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France: key role of NGOs in enforcement
  1. Comité National Contre le Tabagisme, France; emmanuelle.beguinot{at}

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    The first tobacco control law in France, adopted in 1976 and known as the “loi Veil”, or Veil law after the then health minister, gave the right to non-governmental organisations (NGOs) specialising in tobacco control to launch legal action if the law was not respected. This right was confirmed in the Evin law of 1991, and even extended to consumers’ rights and families’ rights associations in public health legislation in 2004.

    The health ministry has provided partial financial support to NGOs for this purpose since 1991. This support is due to the fact that the first law (loi Veil) was not enforced at all by the ministry of justice, the appropriate authority, which to this day still shows a total lack of commitment to tobacco control. This inertia of the public prosecutors only encouraged the tobacco industry to continue and develop its promotional campaigns during the 1970s and ’80s.

    In France, the tobacco industry is still very powerful. The former monopoly, SEITA, now part of Altadis, maintains close relationships with the authorities, including customs, retailers and many other sectors. The provision for NGOs to launch legal action has therefore been vital. In other countries where the industry is still very powerful, including developing countries, the ability to initiate legal action can also be an invaluable way to implement the FCTC because it can, at least partly, compensate for the lack of will or resources of the government to monitor and enforce legislation. Moreover, the limited financial resources of health organisations can easily be made good by the fines imposed on tobacco companies found to have breached the law.

    Thanks to law suits that French NGOs have been able to take, they have developed a whole jurisprudence about the advertising ban, health warnings and non-smoker’s rights, which greatly contributes to strengthening the legislation and ensuring its comprehensive enforcement. Experience shows that legal actions put the tobacco companies in an uncomfortable situation, a kind of insecurity. They damage the companies’ images, and managers are rightly frightened of being found personally guilty, another important possibility under the French law. The impact is all the more important when verdicts are reported in the press and contribute to public opinion about tobacco. This plays a direct part in the “denormalisation” of the tobacco industry and of smoking in society.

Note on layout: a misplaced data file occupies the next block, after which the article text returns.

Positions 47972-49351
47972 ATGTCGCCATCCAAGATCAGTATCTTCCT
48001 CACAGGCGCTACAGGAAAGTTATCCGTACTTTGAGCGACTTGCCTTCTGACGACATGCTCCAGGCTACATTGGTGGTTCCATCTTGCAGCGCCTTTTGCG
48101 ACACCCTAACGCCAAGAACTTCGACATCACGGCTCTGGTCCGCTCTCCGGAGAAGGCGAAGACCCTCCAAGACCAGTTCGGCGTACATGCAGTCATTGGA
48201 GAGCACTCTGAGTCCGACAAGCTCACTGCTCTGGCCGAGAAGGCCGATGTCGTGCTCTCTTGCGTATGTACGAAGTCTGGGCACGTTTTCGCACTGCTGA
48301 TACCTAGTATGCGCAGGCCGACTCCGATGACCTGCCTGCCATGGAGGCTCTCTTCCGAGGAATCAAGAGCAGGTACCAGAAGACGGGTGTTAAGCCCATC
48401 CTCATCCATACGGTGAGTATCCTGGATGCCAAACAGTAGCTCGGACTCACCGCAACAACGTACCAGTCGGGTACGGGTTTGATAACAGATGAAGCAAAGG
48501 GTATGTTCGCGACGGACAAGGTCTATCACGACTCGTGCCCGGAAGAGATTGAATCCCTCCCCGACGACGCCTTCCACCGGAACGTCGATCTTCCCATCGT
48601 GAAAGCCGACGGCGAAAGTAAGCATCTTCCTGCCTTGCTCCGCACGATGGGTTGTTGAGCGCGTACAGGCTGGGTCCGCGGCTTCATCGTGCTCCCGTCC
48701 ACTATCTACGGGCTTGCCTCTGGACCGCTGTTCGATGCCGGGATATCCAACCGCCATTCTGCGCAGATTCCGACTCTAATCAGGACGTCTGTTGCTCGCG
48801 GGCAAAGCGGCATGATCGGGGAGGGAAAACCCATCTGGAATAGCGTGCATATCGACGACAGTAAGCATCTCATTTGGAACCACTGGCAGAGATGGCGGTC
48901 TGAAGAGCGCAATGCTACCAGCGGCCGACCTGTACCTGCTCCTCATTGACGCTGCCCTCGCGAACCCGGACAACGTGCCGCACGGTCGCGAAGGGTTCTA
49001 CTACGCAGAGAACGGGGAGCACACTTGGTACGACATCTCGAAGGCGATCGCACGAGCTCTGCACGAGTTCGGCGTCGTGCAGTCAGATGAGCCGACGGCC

However, experience also shows that even when legal victories have been won, the tobacco industry never gives up, but keeps on fighting behind the scenes, step by step, to try to recover and maintain the use of all its tactics. Day after day we see how the tobacco industry continues to exploit loopholes in various regulations. In this respect, monitoring systems have been developed since 1991, which control, list and analyse all the violations concerning the advertising ban. It may be about indirect promotion at retailers, motor racing sponsorship during Formula One events, or product placement in films. These systematic observations, which could be useful in the elaboration of a protocol concerning trans-border advertising under the FCTC, enable us to monitor the marketing activities of the tobacco industry, and consequently adapt our litigation strategy. The recent evolution of the use of tobacco packs as a support for tobacco advertisements is an illustration of the industry’s persistence. Even if we managed to condemn these “fun packs”, it clearly shows the necessity of plain packaging. In this respect, legal action can also lead the way towards other tobacco control measures.